Believe it or not, crazier things have happened...Like cats or dogs eating Christmas lights too. Of course, Christmas lights are not on the normal list for nutritious elements and can result in a gastric foreign body or intestinal blockage.

7. Glass Ornaments
Your precious heirloom glass ornaments contain a lot of memories but also some hazards for your pets. If broken or shattered, not only will that wound your heart but it could also wound your pet. Glass shards could result in a laceration of the paw pads or could become embedded in the paw pads. Of course, our crazy animals are curious and may ingest glass shards that may cut into the delicate tissues of the intestinal tract. So please keep the breakable ornaments in a safe place, like the attic, until your pets are mature enough to admire them from a distance.

8. Alcohol
It may be cute or funny to watch your family members getting tipsy on some alcoholic beverages, but there's nothing cute or funny about offering alcohol to your pets. Animals are especially sensitive to the effects of alcohol and don't metabolize it the same way people do so keep the booze away from your pets.

9. Batteries
Batteries can pose a double hazards for dogs or cats. First, they can pose a foreign body or intestinal obstruction hazard that could result in a risky and expensive surgery for your beloved pet. Secondly, if the battery is bitten and punctured the acid can corrode and perforated the delicate tissues of the esophagus or further downstream. Keep the batteries picked up off the floor to avoid this hazard.

10. Tree Needles
Christmas trees are beautiful but they can also pose a hazard. Consider anchoring your tree to the wall or ceiling to avoid the possibility of the tree toppling over on your curious dog or cat. Tree needles, if ingested, are not poisonous per se but the needles may cause some stomach upset. The tannins in the Christmas tree water may also be upsetting to the GI system.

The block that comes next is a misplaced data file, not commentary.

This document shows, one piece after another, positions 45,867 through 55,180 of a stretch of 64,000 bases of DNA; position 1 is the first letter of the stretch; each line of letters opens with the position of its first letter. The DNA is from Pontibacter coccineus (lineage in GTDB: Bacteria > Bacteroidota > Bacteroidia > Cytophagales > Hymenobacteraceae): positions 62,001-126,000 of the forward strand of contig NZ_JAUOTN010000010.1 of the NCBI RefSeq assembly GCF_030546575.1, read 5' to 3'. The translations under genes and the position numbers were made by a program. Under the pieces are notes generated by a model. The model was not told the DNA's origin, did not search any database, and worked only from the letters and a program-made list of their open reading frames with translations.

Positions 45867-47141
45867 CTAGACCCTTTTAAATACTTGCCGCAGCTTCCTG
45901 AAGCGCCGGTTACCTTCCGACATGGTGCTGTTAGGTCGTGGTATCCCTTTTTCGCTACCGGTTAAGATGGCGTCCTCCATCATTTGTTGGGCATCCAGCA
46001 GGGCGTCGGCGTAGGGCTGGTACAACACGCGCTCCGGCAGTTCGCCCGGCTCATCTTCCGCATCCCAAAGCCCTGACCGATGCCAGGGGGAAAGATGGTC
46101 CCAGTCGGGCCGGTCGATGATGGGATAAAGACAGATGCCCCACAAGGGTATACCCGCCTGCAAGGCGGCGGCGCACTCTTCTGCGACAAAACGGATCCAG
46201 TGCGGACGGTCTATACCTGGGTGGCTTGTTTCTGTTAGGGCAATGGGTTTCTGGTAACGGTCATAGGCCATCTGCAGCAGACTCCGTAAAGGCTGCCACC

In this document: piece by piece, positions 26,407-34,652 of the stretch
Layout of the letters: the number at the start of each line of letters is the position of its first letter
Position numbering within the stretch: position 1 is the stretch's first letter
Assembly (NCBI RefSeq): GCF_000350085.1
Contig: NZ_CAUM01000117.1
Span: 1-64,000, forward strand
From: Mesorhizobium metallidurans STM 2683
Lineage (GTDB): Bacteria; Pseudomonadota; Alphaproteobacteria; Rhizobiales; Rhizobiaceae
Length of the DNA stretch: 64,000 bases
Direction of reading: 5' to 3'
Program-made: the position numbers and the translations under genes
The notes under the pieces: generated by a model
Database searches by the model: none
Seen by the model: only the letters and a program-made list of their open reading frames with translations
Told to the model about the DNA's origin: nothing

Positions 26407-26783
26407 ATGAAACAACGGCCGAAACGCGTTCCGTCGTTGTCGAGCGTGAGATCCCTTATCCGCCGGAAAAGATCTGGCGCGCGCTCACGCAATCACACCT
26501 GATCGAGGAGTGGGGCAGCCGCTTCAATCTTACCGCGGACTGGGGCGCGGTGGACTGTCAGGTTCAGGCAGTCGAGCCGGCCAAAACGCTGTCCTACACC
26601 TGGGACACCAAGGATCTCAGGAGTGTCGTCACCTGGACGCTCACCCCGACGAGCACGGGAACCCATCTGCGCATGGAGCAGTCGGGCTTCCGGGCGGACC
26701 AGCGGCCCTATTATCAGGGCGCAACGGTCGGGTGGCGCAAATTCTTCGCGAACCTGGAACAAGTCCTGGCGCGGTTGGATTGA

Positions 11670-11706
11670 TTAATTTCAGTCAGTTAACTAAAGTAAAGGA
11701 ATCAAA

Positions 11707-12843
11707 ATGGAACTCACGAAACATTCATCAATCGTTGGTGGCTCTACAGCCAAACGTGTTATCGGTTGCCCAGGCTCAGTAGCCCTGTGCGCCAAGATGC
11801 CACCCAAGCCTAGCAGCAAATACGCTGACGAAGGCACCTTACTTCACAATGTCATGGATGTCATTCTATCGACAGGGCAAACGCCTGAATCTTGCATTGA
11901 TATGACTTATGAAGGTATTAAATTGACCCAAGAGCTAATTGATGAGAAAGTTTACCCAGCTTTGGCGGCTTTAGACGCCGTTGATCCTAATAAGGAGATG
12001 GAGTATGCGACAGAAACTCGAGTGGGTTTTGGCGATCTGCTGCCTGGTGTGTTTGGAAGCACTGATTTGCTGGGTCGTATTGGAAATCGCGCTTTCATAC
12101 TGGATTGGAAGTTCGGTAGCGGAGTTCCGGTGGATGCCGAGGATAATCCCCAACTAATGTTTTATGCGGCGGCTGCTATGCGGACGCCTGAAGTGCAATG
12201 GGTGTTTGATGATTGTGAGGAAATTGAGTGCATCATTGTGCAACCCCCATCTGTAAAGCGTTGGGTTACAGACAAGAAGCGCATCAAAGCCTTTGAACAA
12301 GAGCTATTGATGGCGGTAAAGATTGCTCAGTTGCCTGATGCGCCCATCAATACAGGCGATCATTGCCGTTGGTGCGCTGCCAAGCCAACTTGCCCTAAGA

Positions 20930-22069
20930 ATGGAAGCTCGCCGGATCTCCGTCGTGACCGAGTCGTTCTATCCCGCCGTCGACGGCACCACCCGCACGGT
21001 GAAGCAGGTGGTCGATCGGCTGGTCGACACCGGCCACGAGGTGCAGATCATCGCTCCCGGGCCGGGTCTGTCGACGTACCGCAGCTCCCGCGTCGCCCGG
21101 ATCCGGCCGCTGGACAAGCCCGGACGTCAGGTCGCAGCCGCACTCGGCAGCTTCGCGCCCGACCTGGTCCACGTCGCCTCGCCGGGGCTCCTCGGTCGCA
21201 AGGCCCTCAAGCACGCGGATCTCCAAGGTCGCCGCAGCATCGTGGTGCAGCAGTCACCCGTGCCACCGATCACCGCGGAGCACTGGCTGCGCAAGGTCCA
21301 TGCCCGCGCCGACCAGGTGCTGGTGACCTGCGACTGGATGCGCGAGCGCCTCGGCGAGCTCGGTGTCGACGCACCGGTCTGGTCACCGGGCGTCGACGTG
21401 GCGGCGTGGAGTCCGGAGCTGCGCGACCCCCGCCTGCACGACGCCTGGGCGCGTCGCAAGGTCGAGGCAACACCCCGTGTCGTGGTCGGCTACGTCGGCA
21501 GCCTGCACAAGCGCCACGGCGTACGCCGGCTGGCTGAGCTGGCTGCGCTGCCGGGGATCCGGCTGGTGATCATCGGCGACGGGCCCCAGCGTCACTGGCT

11. Tinsel and Christmas Decorations
There are so many beautiful Christmas tree decorations but they may be hiding unseen dangers. Garland could pose a strangulation hazard and tinsel if ingested may cause an intestinal blockage. There are some ways to enjoy your Christmas tree and keep your pets safe. You can use physical barriers such as baby gates to keep your animals away from the tree when you are not home. You could also purchase a device such as a scat mat that emits small amounts of static electricity to deter your cats or dogs from getting too close to the tree.

Also be careful with candles as they can pose a burn hazard. A cat's tails can be long and flexible enough to get into an open flame. Of course our animals may be curious or clumsy enough to knock over a candle and pose a fire hazard. They are some safer alternatives now such as battery operated LED candles.

12. Poisonous House Plants
Christmas plants are beautiful but there are certain ones that should be kept in the greenhouse or homes that do not house a curious animal. Poinsettias are lovely this time of year but cats like to chew on the leaves and petals and this can irritate the delicate tissues of the mouth and also cause stomach upset.

Lilies are especially toxic when ingested by cats. Even a small amount can damage the kidneys and send a cat into acute kidney failure that may not be reversible. To avoid the heartbreak of this situation please just look at the lilies at the store or on the internet. There are some varieties of lilies such as peace lilies that are not so poisonous so investigate before buying.

If you have any questions about keeping your pet safe this Christmas season, contact your local WVMA member veterinarian or find one close to you at www.wvma.org.

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4610 S. Biltmore Lane, Suite 107
Madison, WI 53718
Phone: (608) 257-3665
Fax: (608) 257-8989
Email: wvma@wvma.org